Yesterday it occurred to me that a fundamental principle of sport and of investing your time, passion and belief in following sport is one of trust.
Trust is an incredibly big word. What does it mean? Who do we trust and what happens when that trust is shattered?
Firstly, let’s consider ‘trust’ from the viewpoint of the athletes. Who do they trust?
They trust their parents to drive them from sporting commitment to sporting commitment as they are growing up. They trust their coaches at the junior level to support them, help them and encourage them to be their best.
So, what happens at more senior levels of sport? Who do young athletes trust? Should they trust anyone at all?
Perhaps if you are an AFL footballer, you shouldn’t trust anyone, which to some is a fair assessment after Tuesday’s breaking scandal, I mean breaking news, at the Essendon Football Club?
I have no doubt that these young men ‘trusted’ the staff employed by the football club to take care of their needs as professional footballers.
Surely, Essendon’s management would take their duty of care for the health and well being of their employees (and remember, we are talking about employees here) seriously.
How could that not be a priority?
Surely, Essendon’s management would be aware of the fitness and training programs being dished out and of the ‘supplements’ being given to players?
What kind of an organisation would not be protecting their most valuable assets?
What makes a football club viable and competitive is healthy, fit and talented players. It would be fair to assume that Essendon’s management is aware of this fairly basic principle.
But then again, we all know what assumption is the mother of.
So, from the viewpoint of the players, it is fair to suppose that their trust in the club’s management and leadership has been severely battered, if not destroyed.
Now, I know what many of you are thinking and you are probably formulating your response to this piece, that no one forced the players to accept the supplements and they should have acted more responsibly.
I do agree with this. Any athlete knows the buck stops with them. They are responsible for what goes into their bodies and they will bear any penalty if they are found to be in breach of anti-doping regulations.
But, you know what, if there is anything I have figured out in life, it is that we often put our trust in others, even if it turns out to be misguided.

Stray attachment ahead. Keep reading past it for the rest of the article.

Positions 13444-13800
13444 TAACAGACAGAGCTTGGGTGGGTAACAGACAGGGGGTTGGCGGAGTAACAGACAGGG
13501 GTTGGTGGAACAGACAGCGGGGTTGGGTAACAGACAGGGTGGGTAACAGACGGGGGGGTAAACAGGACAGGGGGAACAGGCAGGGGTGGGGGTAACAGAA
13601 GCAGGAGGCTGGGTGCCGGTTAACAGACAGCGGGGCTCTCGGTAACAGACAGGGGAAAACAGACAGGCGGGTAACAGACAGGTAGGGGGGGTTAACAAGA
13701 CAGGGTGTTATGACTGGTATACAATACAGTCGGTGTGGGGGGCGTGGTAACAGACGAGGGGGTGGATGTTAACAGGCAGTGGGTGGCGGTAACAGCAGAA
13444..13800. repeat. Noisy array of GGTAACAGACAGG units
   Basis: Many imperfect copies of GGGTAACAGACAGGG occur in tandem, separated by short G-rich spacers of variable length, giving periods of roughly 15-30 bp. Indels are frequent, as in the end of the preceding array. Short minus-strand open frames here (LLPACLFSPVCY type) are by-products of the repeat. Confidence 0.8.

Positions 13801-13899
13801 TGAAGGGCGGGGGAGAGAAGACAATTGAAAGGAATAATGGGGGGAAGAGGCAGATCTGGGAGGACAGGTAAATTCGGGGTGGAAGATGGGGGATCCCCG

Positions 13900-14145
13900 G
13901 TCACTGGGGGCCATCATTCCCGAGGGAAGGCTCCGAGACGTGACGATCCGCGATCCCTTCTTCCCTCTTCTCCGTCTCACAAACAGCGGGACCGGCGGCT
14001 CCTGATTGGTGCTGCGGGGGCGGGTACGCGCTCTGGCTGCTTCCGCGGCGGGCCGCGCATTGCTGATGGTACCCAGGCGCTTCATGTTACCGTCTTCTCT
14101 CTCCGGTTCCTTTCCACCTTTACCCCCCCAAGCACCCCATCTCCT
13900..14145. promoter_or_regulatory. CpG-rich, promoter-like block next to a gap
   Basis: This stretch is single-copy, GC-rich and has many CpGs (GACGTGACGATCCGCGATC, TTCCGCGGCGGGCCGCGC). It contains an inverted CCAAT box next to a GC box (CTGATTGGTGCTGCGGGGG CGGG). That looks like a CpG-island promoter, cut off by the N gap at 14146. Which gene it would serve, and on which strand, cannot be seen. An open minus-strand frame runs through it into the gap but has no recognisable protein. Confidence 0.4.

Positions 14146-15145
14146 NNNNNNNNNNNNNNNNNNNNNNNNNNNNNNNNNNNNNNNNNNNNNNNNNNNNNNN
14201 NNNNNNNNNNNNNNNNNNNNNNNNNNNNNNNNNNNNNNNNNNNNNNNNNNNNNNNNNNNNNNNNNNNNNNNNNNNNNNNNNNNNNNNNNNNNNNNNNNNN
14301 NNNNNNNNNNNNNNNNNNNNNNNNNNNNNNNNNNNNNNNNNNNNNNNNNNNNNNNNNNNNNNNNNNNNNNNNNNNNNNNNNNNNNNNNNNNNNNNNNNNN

If I was a young athlete playing at an elite level, where I am under the assumption (yep, there’s that word again) that the club, my employers, take a keen interest in my health and well being, then you know what, I doubt I would have asked the questions that many are saying these players should have.
It’s easy for us to make judgements, especially if we take the word trust out of our thinking. Sometimes we forget what it’s like to be young, to put our faith in those around who us, who tell us that we should trust their judgement.
Also, how well educated are athletes in the area of ‘sports science’? There are some in elite sports who insist that these supplements are beneficial, even necessary for athletes to recover.
There are also those like, former Anti-Doping Agency director Nicki Vance, who is quoted as saying these supplements are “very expensive urine” and the benefits for AFL players are questionable.
But trust in sport doesn’t just reside in athletes needing to trust the professionals around them to act with integrity. There is a bond between sport and spectators that is also heavily invested with trust.
I’m not going to comment further on Lance Armstrong and the breach of trust at the heart of cycling’s monumental scandal. There has been enough said on that.
I’m also not going to discuss my bewilderment that it is my beloved Bombers who have broken the hearts of their fans. Sean Lee has done a far better job at than I could and if you haven’t read his piece, published on Wednesday on The Roar, then make sure you do.
Again, to make a further reference to cycling, Tim Renowden’s piece, also published on Wednesday, on race fixing is far more educated and eloquent than anything I can write, so read that if you haven’t already done so.
What I am going to say is this. My trust in sport has been shattered.
I can withstand cycling’s woes and continue to passionately follow the sport. Can I still follow the Bombers? Yes, I will always be a Bombers fan and I will always view the world with one red eye and one black.
But, you know what, this scandal has taken me to the edge. On top of it all is news from Europe about rampant match fixing.
Our trust in sport is teetering on a precipice. Sporting clubs, bodies and administrators need to understand that the public invests not just it’s time into following codes, games, matches, but what we really invest in sport is our trust.
It is the magical sporting moments from our childhood and our adult lives that bond us to the sports we passionately watch, write about and love.
When that trust is broken, so too is the sport we choose to support.